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Lightning strikes during the eruption of the Galunggung volcano in 1982.


A natural phenomenon is not a man-made event. Examples include sunrise, weather (fog, hurricanes, tornadoes), biological processes (decomposition, germination), physical processes (wave propagation, conservation of energy, erosion), tidal flow, and include natural disasters such as electromagnetic pulses, volcanic eruptions, earthquakes.

Various types of natural phenomena occur, including (but not limited to) the following:

  • Geological phenomena (volcanic activity and earthquakes)

  • Meteorological phenomena (hurricanes, thunderstorms, and tornadoes)

  • Oceanographic phenomena (tsunamis, ocean currents and breaking waves)

Exposure to forces of nature resulted in about 214,000 deaths in 2010 up from 31,000 in 1990.


What can we learn from natural disasters?

Historically, humankind has been ravaged natural disasters and every single one of them has somehow influenced the way our society has turned out. That goes for the recent local natural disasters as well as the worldwide natural disasters that shook the Earth tens of thousands of years ago.

But what can we learn from the natural disasters and the way our forefathers managed to get by in hard times?

'Unfortunately, we can’t prevent natural disasters or predict them with 100 percent certainty,' says associate professor of prehistoric archaeology Felix Riede of the Department of Culture and Society at Aarhus University. 'But we can find out whether we can make our societies more resilient to natural disasters, so that people can get through them. We can do that by looking at the ways in which our societies have handled natural disasters in the past.'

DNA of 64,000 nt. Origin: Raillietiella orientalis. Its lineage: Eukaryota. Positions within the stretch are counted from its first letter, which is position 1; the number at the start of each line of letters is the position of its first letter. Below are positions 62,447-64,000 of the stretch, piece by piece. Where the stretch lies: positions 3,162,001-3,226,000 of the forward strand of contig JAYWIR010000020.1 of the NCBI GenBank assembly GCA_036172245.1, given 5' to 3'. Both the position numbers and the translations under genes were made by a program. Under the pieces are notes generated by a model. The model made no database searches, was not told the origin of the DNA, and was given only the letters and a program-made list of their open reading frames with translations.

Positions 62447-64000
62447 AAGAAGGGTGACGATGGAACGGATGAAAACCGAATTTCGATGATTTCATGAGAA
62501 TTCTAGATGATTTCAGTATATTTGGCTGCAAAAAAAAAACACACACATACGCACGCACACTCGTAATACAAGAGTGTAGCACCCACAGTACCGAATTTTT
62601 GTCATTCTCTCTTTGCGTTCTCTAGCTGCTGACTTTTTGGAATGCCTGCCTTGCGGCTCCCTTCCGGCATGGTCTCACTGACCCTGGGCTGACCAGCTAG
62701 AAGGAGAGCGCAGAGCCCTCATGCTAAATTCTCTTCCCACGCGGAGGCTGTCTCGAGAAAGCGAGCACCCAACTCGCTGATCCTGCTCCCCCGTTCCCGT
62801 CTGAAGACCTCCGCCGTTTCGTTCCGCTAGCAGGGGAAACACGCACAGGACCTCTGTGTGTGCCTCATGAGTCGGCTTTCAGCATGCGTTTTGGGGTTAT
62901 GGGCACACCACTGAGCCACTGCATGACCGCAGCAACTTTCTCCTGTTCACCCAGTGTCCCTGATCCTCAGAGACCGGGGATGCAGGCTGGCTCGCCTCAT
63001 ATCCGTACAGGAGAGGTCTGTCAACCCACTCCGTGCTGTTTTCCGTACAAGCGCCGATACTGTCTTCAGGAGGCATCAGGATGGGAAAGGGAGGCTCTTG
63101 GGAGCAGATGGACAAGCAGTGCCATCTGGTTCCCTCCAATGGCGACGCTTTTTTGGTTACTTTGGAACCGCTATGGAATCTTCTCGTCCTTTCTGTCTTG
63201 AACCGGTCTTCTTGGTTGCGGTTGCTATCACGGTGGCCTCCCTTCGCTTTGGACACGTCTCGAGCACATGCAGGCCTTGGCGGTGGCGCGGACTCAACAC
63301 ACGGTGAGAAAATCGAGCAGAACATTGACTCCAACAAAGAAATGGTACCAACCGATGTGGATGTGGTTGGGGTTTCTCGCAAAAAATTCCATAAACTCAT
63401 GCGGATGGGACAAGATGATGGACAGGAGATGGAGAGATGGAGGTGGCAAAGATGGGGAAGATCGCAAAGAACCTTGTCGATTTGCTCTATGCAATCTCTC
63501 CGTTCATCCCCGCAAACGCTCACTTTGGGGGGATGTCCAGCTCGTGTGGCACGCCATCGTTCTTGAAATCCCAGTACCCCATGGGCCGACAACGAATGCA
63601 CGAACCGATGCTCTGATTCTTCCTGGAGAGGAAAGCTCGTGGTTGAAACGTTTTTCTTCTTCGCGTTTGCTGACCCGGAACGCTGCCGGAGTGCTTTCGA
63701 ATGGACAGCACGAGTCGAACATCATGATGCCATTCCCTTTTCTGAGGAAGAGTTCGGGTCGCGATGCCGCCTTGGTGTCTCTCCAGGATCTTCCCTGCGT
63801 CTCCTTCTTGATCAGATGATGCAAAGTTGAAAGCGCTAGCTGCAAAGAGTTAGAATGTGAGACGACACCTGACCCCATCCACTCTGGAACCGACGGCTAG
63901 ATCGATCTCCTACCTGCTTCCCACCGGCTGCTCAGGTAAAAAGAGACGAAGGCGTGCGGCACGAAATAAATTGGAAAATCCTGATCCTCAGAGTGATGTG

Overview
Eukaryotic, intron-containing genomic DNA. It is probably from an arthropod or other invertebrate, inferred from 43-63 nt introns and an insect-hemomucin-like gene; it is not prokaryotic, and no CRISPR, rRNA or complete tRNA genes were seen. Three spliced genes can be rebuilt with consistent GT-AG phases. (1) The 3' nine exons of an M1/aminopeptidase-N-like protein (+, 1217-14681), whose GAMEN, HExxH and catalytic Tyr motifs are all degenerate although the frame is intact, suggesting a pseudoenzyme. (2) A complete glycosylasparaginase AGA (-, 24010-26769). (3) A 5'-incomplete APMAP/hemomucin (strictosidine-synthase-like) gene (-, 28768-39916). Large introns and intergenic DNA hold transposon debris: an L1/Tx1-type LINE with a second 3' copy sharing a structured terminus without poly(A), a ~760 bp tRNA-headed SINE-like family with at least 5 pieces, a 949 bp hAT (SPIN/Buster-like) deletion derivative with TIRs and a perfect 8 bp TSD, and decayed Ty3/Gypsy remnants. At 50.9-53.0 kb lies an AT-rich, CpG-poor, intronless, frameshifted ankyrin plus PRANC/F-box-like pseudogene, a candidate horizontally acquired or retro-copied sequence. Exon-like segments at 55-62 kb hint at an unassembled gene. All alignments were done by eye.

Compassion has become related and researched in the field of positive psychology and social psychology. The Dalai Lama once said that "compassion is a necessity, not a luxury, and that without it, humanity cannot survive. Compassion is a process of connecting by identifying with another process. This identification with others through compassion can lead to increased motivation to do something in an effort to relieve the suffering of others.

Scientists examine the motivated regulation of compassion in the context of large-scale crises, such as natural disasters and genocides. Much research has established that people tend to feel more compassion for single identifiable victims than large masses of victims. Yet they have found that this collapse of compassion depends on having the motivation and ability to regulate emotions (Cameron & Payne, 2011, JPSP).


“The Fragrant Flower of Freedom”

by Reba Gerong Tsering

Life in the Celestial Empire

In the clamour and whitewash

Is as always, peaceful and prosperous

Celebrated by singing and dancing


From plateau to plain

From prairie to frontier

The money and sticks of the Empire

Are like the dangerous honey on the blade

Confusing every hunger and desirous mouth

People are like a herd, fed by the autocratic farmers

They are only allowed to work but not to speak

Only obey but not to think


This is a corner without sunshine

This is a land steeped in blood

This is the twenty-first century today

This is a brutal slave society


Do not say plateau or plain

Do not say Tibetan, Han, Uyghur, or Mongol

Do not talk about different religions

In fact you and I are as close as brothers

In fact both you and I need freedom

Who burnt themselves in the desperate darkness

Who raised the unyielding heads under the Iron Curtain

Who cares for the cry of the weak in this era?


What is conscience?

What is morality?


Freedom is not sent from heaven

Marauding wolves do not listen to the Buddha

All depends on ourselves



However we do not have enemies

The so-called enemies are ourselves

Melt the cold heart with compassion

Cure the ignorant and paranoid wound with love

In the tree of freedom

The fragrant flowers are touching

Under the tree of freedom

All living creatures are accomplishing their deeds


Note: the photo was found here.